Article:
But doctors should make patients aware that a fecal transplant is appropriate only when the standard method for treating relapse fails, he notes. The number of clinicians performing the procedure is limited so Bartlett recommends healthcare practitioners know where in their area it’s available.
A new surgical procedure is bringing hope to the 10% of severely sick patients who, because of CDI, require a total colectomy. In a recent study published in Annals of Surgery, the authors performed an ileostomy in 42 patients and compared the results with 42 patients who had previously undergone a colectomy. Of the ileostomy group, eight patients died compared with 21 in the colectomy group. Though researchers say that randomized trials are needed to confirm their results, Bartlett says the surgery is an exciting advancement. “The good news about the procedure is that it allows the patient to keep their colon,” he says.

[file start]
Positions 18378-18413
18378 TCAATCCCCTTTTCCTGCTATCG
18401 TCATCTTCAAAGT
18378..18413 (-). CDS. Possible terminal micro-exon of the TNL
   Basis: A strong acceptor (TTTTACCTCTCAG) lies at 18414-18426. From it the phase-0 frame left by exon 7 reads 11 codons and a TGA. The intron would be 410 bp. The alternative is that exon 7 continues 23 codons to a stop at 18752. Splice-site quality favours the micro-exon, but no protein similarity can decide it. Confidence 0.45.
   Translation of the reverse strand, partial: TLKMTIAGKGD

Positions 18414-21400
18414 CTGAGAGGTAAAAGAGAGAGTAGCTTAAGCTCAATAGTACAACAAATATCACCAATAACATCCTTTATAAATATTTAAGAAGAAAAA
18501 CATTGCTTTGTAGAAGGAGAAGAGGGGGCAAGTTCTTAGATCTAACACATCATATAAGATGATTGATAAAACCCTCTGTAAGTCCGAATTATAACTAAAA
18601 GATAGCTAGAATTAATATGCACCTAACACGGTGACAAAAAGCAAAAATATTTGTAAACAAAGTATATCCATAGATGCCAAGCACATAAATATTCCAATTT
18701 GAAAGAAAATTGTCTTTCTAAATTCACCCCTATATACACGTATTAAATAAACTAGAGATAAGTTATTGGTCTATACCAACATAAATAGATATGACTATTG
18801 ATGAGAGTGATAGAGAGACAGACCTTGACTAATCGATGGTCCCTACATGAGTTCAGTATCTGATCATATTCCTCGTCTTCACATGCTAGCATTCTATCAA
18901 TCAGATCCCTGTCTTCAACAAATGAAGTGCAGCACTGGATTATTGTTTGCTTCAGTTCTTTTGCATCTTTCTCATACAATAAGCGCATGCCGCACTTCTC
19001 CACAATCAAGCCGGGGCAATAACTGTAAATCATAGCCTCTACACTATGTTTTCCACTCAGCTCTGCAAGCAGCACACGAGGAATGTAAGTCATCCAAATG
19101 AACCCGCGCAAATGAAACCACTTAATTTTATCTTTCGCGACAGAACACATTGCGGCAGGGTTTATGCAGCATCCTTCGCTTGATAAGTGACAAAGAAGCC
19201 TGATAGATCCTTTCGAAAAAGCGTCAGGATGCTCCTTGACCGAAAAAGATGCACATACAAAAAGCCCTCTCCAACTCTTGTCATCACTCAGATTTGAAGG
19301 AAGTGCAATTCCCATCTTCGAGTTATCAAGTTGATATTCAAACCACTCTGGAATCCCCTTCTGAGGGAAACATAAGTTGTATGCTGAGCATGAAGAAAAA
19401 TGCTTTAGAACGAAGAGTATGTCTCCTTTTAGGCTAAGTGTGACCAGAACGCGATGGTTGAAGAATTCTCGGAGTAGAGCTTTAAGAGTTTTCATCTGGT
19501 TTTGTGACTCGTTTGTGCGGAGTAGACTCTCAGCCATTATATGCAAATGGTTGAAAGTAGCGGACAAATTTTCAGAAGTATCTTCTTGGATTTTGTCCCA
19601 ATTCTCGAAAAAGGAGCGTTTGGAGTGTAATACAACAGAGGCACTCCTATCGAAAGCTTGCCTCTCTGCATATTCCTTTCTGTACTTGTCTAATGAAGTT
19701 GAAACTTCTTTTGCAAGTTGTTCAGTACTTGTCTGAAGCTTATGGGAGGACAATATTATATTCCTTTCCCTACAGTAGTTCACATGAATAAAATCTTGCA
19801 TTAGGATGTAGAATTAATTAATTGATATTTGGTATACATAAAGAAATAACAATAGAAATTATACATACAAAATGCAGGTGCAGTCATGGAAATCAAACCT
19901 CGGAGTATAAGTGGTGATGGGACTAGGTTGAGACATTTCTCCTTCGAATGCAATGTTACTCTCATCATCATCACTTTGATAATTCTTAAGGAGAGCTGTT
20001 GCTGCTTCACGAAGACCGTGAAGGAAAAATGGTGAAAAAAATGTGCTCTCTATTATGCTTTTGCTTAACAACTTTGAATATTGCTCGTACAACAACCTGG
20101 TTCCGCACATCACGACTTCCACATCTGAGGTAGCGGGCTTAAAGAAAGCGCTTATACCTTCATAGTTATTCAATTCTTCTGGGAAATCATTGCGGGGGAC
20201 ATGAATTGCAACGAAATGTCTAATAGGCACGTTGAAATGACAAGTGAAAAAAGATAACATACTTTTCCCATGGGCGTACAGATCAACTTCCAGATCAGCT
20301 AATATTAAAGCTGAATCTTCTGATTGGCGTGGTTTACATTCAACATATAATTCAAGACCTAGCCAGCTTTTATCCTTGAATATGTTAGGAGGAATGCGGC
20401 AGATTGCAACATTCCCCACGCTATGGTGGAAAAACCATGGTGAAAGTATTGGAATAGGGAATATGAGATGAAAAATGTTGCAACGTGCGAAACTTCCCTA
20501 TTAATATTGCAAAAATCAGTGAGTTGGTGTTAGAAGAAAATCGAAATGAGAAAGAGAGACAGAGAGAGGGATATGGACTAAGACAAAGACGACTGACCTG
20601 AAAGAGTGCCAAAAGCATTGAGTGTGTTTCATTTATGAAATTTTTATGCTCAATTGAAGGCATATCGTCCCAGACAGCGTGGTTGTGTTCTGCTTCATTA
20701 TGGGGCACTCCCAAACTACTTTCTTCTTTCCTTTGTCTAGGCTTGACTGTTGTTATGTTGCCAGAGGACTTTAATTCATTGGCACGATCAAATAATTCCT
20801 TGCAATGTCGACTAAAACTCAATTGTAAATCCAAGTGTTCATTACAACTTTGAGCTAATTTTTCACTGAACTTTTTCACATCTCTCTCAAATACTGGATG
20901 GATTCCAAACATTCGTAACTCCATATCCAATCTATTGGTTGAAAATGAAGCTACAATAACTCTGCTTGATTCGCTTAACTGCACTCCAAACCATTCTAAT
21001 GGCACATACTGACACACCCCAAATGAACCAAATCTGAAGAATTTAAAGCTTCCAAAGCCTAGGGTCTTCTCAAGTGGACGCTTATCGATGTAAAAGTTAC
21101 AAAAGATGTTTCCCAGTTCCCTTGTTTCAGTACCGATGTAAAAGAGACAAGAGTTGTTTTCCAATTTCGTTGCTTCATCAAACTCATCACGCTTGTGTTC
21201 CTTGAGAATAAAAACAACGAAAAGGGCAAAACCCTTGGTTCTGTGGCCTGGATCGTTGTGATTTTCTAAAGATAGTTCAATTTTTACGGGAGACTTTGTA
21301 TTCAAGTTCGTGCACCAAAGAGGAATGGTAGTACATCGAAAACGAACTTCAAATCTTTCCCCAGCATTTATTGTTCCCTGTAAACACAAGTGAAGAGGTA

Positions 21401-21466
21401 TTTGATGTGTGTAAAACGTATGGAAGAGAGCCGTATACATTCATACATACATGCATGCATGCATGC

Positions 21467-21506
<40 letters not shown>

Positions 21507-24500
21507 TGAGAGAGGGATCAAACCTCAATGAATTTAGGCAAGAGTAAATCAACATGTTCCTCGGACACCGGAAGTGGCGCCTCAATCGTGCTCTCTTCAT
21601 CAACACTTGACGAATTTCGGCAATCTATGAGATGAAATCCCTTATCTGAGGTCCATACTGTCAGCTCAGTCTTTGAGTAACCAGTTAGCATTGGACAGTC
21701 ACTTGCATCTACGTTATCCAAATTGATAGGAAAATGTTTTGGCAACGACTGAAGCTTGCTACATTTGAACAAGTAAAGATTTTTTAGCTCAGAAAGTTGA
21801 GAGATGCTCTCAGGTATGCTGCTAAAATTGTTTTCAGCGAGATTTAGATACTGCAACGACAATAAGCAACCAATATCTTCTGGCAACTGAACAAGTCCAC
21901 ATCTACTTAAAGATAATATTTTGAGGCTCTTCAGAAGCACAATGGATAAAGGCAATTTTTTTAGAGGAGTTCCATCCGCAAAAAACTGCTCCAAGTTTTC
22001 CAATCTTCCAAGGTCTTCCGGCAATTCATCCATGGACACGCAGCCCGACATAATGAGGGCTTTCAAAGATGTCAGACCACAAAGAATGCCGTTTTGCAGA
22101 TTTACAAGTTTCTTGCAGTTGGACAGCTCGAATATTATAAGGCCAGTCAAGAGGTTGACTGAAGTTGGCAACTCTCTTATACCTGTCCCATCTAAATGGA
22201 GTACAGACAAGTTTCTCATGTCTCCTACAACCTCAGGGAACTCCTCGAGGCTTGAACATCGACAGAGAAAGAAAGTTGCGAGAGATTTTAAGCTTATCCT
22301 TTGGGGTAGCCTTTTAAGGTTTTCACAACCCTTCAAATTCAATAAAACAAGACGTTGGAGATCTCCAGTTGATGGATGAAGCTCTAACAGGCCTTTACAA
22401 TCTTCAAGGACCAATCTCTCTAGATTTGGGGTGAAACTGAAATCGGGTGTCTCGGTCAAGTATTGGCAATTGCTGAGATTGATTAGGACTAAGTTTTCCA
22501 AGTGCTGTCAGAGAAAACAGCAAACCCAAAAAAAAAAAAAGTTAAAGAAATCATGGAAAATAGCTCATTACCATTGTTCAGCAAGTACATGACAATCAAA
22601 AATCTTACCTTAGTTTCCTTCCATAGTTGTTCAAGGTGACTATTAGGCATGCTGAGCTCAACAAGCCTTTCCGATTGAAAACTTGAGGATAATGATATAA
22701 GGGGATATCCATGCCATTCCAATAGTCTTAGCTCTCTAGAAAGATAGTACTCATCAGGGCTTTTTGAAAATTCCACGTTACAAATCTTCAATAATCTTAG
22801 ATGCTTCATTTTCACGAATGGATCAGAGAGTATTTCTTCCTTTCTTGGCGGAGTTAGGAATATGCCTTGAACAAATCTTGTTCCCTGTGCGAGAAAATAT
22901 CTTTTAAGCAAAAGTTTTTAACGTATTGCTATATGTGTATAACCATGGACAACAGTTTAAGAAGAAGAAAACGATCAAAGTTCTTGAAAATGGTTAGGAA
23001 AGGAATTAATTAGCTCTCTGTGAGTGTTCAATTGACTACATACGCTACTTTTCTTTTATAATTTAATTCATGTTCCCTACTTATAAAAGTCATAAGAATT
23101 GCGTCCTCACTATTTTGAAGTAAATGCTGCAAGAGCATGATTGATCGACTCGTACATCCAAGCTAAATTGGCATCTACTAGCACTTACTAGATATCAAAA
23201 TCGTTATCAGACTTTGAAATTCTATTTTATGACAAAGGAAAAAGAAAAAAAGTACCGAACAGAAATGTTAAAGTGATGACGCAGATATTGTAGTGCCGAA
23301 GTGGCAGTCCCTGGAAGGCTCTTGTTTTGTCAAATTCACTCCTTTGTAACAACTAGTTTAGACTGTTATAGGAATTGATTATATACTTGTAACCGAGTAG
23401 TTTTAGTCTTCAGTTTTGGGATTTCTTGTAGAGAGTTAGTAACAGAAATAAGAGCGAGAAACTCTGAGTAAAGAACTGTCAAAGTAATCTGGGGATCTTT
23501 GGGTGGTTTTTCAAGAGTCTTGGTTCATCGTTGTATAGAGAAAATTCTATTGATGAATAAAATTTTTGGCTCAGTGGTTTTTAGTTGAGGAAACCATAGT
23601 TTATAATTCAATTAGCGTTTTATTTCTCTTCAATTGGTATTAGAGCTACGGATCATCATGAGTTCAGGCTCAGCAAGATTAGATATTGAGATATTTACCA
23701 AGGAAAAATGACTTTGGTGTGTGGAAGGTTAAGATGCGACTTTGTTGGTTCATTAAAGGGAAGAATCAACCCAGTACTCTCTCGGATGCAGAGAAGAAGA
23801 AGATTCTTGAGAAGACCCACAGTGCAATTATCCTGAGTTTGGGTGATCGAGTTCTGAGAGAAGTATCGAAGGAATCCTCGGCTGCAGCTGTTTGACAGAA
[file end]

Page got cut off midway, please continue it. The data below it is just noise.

The Future for CDI
A vaccine to prevent C diff already has reached phase 2/early phase 3 trials. The vaccine would be appropriate only for at-risk patients, namely elders who are hospitalized and taking antibiotics, according to Bartlett. In the future, patients who have an anticipated hospital stay, such as for elective surgery, and who will be exposed to antibiotics will become good candidates for the vaccine. Also, patients who are immunosuppressed but still respond to vaccines may consider it, too. “We’re still awaiting results on the vaccine but do know that it will be effective,” Bartlett says.
Regardless, experts continue to advance the field to prevent future hospital outbreaks. “The series of new drugs and strategies coming down the pipeline are set to change the whole field of C diff in five years,” Cohen says.